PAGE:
By Phil Gordos
BBC Sport in Athens
Gold medals are always precious but they take on a different hue when they come out of the blue.
After the shocking performances of Britain's male athletes in Athens, few expected them to come up trumps on the final day of track and field action.
But just when it looked like they would finish without an Olympic medal of any colour for the first time in history, the 4x100m relay team recorded one of the most spectacular victories of the Games.
The United States looked unbeatable.
With 100m champion Justin Gatlin, 200m champion Shawn Crawford and three-time world champion Maurice Greene in their line-up, they were by far the quicker team on paper.
Even the fourth member of the quartet, Coby Miller, had dipped below 10 seconds in the US trials only last month.
In stark contrast, the records of the British squad were far less impressive. Only Jason Gardener has ever run under 10 seconds - and that was back in 1999.
As for Darren Campbell, he has been dogged by a hamstring injury while Marlon Devonish failed to even earn selection in the individual 200m.
Finally, Mark Lewis-Francis, who anchored the team to victory, has seen his form dip alarmingly after such a bright start to his career.
Add to the mix the poor record of the British in recent relay races and it is not hard to understand why so few people gave them a chance of upsetting the Americans.
But just 80 minutes after Kelly Holmes had re-written the record books by adding 1500m gold to her 800m title, the impossible happened.
The Americans caught the British disease of mucking up the baton changeovers and Lewis-Francis edged out Greene by the thickness of his vest.
Time stood still for just a split second inside the Olympic Stadium as the crowd tried to comprehend what they had just seen.
But when Lewis-Francis started to leap around like a madman before being swamped by his team-mates, reality began to sink in.
"It's a fantastic feeling, a dream come true," said Gardener. "We know we've been disappointing in our individual races but we had a real belief in ourselves."
For Campbell and Devonish, the win more than made amends for the loss of their World Championship silver.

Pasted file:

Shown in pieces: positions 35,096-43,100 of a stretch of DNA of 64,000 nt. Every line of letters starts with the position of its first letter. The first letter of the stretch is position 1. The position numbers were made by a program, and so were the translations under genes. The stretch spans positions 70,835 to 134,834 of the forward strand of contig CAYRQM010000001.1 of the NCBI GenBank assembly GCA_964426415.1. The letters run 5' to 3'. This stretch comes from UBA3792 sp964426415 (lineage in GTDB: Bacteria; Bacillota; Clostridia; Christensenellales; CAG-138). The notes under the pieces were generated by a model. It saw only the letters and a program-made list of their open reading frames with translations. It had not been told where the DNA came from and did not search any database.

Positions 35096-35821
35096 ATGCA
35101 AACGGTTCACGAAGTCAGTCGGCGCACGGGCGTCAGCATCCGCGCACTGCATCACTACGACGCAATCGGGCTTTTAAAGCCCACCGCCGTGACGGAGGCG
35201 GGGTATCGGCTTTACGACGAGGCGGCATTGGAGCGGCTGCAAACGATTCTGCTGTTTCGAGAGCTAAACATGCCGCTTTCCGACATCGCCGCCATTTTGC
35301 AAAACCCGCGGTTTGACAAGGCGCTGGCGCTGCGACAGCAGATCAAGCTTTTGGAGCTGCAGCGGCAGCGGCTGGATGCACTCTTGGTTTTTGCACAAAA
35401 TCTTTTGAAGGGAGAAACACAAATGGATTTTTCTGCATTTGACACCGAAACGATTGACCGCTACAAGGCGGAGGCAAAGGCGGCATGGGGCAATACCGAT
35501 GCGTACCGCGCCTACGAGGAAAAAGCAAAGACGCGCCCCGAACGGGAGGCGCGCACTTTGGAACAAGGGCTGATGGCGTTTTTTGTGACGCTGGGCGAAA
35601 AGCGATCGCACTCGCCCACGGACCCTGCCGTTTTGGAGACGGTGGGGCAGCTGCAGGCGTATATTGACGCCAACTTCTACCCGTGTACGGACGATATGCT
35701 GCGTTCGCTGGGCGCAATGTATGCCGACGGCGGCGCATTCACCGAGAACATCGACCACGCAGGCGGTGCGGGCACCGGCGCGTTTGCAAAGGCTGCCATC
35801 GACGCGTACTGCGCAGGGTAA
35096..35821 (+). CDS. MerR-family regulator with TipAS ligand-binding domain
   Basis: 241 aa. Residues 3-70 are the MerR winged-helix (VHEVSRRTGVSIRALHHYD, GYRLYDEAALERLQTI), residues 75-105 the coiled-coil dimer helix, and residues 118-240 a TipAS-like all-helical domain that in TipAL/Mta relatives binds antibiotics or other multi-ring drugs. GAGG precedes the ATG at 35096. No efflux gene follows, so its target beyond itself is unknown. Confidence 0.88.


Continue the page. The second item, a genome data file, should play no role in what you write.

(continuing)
That was taken away from them when Dwain Chambers tested positive for THG.
And for Campbell, there was another and perhaps more significant reason to revel in Britain's shock success.
Having been criticised publicly by American track legend Michael Johnson, who doubted the seriousness of his injury, the Manchester sprinter revealed he had almost quit the Games in despair.
"After what certain people have said about me I did contemplate going home," said Campbell.
"I had a meeting with the guys and said if they wanted me to keep going I would. Once they put their faith in me, I had full faith in them.
"The craziest thing is we knew we were going to win it."
Campbell also admitted winning gold went a long way to making amends for Sydney, when he finished second to Kostas Kenteris in the 200m.
The achievements of the Greek sprinter have since come under scrutiny after he was forced to withdraw from these Games for missing a drugs test.
And Campbell, with a gold medal round his neck instead of a silver, added a little fuel to the fire by saying: "Maybe this is the way it should have been four years ago."
Politics aside, the relay victory was hugely important.
It gave Britain cause to celebrate rather than mourn what up until then had been a disastrous track and field campaign, bar the golden performances of Holmes.
"I always get a medal and I didn't think this was going to be any different," said Campbell, who was aware the British men were in danger of making Olympic history for all the wrong reasons.
"I knew it was down to us and Steve Backley. We just had to go out there and give it our best shot."
With Backley finishing just outside the medals in the javelin, the efforts of Campbell, Gardener, Devonish and Lewis-Francis turned out to be all the more valuable.